Posted by: wesleysensei | October 13, 2008

Camping at Bandai-San

The great part about Japanese autumn is not just the leaves, but the numerous holidays that are scattered about. It seems that every two weeks there is some type of holiday or festival that usually includes a three day weekend. Today is health and sports day (taiiku no hi) which meant that I didn’t have to go to school. I took advantage of the long weekend and went on a trip with some fellow ALTs to Bandai-San, a famous mountain area in Fukushima Prefecture.

The trip started on Saturday morning as the seven of us packed into two cars and hit the Tohoku Expressway. We decided to take the “scenic” route later and got to see a few hidden beauties of the prefecture; however, it also meant we got kinda lost and added an hour to the trip. It was worth it though as now is a great time to view the leaves changing.

When we arrived at the mountain, the weather was frigid and the wind made it worse. Our campsite was across the water and so our host father/the father of the family owned camp site and his eldest son came to pick us up by boat. The son was really friendly and referred to us all as American-jin. Later that night he and his father introduced us to some of the fruits and flora of the island. We were given this purple fruit that tasted like water downed watermelon and some sour berries that looked dangerously close to holly berries.

The next morning the family made us breakfast and took us back across the water to our cars. Our plan was to go explore the five colored lakes (http://en.wikipedia.org/wiki/Goshiki-numa) which are a famous natural attraction. The hike was rather easy and the view was amazing; it was perfect except for the heavy traffic.

When our hike was over we got some lunch in a restaurant that looked over the lake beneath Bandai and called otosan (the father). He picked us up but instead of taking us back to camp surprised us with an impromptu tour of the lake. The sun was just setting and made for great pictures of the mountain and lake. The best part of this detour was when we went to a natural hot spring at the base of the mountain. You could see the water steaming as it trickled down to the lake but it was difficult to anticipate just how hot it was. We determined it was about 50 degrees Celsius (122 F). Needless to say it felt great after a day of hiking in cold weather.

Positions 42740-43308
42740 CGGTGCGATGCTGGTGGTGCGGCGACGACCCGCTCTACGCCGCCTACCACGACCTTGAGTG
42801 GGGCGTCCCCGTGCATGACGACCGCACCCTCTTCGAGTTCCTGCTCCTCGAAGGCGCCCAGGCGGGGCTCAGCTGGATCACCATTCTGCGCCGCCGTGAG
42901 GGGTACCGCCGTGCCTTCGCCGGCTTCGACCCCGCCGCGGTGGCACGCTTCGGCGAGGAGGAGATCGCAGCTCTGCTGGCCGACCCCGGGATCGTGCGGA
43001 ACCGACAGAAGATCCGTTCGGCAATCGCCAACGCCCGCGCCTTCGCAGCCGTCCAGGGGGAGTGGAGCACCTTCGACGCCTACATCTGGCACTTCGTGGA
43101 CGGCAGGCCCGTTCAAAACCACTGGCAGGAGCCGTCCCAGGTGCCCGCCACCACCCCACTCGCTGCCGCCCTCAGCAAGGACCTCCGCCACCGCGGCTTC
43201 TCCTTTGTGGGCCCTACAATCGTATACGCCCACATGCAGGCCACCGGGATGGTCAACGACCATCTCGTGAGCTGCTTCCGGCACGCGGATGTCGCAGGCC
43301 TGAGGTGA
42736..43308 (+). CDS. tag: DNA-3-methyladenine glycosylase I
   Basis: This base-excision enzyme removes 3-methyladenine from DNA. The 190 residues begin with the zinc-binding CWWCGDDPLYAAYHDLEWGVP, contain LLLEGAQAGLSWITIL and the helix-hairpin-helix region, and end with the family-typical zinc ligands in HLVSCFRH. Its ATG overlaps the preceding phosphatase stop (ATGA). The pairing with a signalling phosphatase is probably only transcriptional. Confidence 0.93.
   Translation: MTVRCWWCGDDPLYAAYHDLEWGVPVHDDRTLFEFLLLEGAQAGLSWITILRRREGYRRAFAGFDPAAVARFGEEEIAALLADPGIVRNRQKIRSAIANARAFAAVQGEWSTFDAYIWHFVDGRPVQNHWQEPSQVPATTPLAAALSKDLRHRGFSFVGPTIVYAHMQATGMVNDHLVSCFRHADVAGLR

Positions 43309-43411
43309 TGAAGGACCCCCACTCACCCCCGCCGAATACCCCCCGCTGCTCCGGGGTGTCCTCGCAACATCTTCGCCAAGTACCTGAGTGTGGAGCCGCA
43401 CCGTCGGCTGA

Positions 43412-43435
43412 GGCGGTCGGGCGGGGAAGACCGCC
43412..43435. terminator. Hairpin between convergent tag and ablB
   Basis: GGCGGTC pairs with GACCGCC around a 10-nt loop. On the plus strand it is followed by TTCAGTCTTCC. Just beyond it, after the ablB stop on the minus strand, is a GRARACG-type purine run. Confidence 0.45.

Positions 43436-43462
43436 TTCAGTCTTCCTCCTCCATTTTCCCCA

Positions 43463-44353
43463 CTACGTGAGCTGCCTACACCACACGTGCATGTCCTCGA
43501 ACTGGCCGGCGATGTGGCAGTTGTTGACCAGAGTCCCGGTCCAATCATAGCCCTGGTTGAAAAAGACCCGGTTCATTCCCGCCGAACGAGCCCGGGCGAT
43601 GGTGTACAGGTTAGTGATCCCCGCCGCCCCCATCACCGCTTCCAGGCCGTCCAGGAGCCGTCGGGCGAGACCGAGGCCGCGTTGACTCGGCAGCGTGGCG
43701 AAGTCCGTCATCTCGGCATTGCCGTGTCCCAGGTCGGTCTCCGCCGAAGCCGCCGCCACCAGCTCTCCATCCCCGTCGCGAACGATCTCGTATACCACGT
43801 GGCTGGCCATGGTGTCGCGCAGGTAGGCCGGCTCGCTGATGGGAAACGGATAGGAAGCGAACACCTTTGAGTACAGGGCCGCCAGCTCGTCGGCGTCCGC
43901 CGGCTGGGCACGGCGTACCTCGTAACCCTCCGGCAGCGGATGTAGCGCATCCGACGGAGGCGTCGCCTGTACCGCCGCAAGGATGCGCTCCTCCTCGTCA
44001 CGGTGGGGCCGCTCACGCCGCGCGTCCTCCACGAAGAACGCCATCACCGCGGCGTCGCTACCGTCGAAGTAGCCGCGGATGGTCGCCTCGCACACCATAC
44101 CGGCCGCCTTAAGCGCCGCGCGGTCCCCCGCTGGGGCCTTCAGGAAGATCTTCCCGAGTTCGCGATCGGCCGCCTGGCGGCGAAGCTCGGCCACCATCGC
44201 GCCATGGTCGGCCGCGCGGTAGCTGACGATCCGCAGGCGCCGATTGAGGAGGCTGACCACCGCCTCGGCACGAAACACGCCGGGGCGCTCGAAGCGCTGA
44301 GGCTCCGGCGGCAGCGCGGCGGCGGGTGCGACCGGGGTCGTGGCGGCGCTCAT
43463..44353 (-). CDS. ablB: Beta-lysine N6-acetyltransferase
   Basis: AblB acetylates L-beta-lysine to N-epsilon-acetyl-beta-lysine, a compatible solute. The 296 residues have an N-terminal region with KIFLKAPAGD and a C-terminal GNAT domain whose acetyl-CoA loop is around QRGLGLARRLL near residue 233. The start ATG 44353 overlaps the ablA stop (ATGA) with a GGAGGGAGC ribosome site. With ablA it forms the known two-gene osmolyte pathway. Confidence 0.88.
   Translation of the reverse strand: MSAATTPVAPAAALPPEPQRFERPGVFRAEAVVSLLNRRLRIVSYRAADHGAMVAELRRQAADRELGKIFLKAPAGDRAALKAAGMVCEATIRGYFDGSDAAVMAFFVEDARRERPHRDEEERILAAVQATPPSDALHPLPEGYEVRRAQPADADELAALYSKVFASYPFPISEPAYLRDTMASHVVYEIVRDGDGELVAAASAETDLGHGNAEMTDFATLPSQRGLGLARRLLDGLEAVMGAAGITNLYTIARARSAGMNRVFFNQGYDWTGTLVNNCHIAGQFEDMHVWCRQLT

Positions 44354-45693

During the evening our dinner was paid for and the camp gave us a feast. We got to start the fire and cook at our own pace which was nice. After dinner and a soak in the bath I camp back to the fire to discover the other ALTs playing beer pong with a Japanese hiker. Now that’s what I call internationalization.

Today we packed up pretty early but had a few hours to do whatever we wanted. One of the ALTs and I took out a canoe on the lake and explored some more. We made it back to the hot spring and searched for the source. Sure enough it came right out of the earth, but unfortunately there was a locked room built on top of the spring.

Before we left we gave the host family and dozen local apples as omiyage and as thanks for their hospitality. We felt that we need to give them something for all that they did; however, they one upped us by give US omiyage AND drinks for the road AND a rebate because we didn’t use all the services they offered (e.g. fishing poles etc.) The trip was a blast and yet another reason why I love working in Japan as an ALT.

Here are some pictures:

Here is a link to a video: http://www.facebook.com/video/video.php?v=712176839793

Advertisements

Responses

  1. This looks sick man. Looks like you’re having loads of fun up there.


Leave a Reply

Fill in your details below or click an icon to log in:

WordPress.com Logo

You are commenting using your WordPress.com account. Log Out / Change )

Twitter picture

You are commenting using your Twitter account. Log Out / Change )

Facebook photo

You are commenting using your Facebook account. Log Out / Change )

Google+ photo

You are commenting using your Google+ account. Log Out / Change )

Connecting to %s

Categories

%d bloggers like this: